The Alina Pinsky Gallery opened in Moscow in the spring of 2017. The Gallery is located in the Isakov House on Prechistenka Street – an architectural monument of the early XX century (architect Lev Kekushev).
Our specialty is art and collectable design from the mid-twentieth century to the present day, which might also be termed Modern & Contemporary. Abstract art is a particular speciality of the Gallery.
The Alina Pinsky Gallery exclusively represents Igor Сhelkovski, Michael Chernishov and Evgeny Muzalevsky, and, in addition, works with such artists as Francisco Infante-Arana, Vladimir Andreenkov, Alexander Yulikov, Evgeni Dybsky, Tim Parchikov and Dunya Zakharova.
The collection of artworks of the New School of Paris of the 50s and 60s, which is one of our strengths, is represented by such names as Serge Charchoune, Andre Lanskoy, Olivier Debré, Léon Zack, Gérard Schneider, Alexandre Garbell, Ladislas Kijno, Jean Miotte, Jean Messagier and others.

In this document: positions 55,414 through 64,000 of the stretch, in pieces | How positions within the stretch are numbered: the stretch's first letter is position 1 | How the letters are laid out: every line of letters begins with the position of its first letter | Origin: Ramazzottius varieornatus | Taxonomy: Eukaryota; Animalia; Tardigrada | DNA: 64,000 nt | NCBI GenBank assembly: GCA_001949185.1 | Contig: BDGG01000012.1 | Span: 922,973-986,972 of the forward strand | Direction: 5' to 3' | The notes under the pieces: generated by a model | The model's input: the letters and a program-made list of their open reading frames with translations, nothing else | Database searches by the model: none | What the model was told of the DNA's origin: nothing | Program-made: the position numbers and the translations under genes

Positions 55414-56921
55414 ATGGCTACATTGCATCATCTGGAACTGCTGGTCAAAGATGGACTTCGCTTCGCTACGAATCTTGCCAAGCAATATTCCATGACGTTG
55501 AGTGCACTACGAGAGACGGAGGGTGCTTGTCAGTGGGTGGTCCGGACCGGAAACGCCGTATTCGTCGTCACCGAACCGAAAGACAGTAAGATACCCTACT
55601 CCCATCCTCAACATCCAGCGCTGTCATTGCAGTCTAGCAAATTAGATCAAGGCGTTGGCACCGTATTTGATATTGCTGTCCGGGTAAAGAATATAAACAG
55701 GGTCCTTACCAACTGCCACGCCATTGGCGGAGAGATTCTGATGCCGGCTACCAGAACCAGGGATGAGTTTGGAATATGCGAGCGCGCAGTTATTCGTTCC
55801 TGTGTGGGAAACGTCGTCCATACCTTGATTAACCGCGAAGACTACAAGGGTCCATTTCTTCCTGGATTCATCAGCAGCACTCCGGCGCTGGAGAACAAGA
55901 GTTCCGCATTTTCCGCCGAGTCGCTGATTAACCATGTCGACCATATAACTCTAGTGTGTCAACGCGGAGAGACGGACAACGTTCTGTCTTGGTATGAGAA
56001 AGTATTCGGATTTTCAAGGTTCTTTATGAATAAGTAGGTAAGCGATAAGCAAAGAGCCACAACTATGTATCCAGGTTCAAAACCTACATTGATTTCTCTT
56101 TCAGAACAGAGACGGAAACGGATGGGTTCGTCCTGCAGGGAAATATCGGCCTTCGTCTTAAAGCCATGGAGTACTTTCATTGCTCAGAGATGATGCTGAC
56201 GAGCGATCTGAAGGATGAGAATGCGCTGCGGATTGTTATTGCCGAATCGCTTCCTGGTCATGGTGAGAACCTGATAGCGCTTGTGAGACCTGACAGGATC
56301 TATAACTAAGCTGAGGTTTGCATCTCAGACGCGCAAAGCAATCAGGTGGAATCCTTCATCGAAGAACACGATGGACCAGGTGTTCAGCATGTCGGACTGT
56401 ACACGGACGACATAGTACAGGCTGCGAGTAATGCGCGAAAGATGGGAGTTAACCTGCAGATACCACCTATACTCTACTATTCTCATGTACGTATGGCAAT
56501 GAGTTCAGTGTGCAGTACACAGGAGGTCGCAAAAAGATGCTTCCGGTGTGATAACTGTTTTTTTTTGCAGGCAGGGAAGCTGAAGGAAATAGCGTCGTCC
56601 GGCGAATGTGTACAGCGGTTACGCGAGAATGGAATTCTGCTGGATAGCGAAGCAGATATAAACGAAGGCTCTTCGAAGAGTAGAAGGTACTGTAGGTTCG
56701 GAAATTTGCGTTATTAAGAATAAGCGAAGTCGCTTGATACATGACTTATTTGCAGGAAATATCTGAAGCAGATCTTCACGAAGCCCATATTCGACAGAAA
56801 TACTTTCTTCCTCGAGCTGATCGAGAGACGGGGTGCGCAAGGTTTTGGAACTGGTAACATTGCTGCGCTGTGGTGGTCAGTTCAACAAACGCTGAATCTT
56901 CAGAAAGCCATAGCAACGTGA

An equally important component of the Gallery’s collection is the artworks of the Soviet underground, including Rimma Zanevskaya, Evgeny Mikhnov-Voitenko, Yuri Zlotnikov and Marlen Shpindler.
The Alina Pinsky Gallery shows the best examples of the ideas behind designs in a historical context: the design classics of the mid-twentieth century with their clean lines, animated materials and minimalism, significant objects of the 70s and 80s arising from aesthetic protest, and bright images and objects of modern designers that meet the taste of the Gallery. Ettore Sottsass, Shiro Kuramata, Poul Kjærholm, Pierre Jeanneret, Jean Prouvé, Jorge Zalszupin – these are just some of the names represented by objects in the Gallery.
Over the four years of its existence, the Gallery has held 10 exhibitions in its own space, and one in the Multimedia Art Museum, Moscow in 2018, and it regularly participates in contemporary art fairs.
In the fall of 2019 three sculptures by Igor Сhelkovski – “Standing”, “Walking” and “Running”, which belonged to the Gallery, joined the collection of the New Tretyakov Gallery. The three-meter metal figures became the first exhibits of the future park of modern sculpture at the State Museum.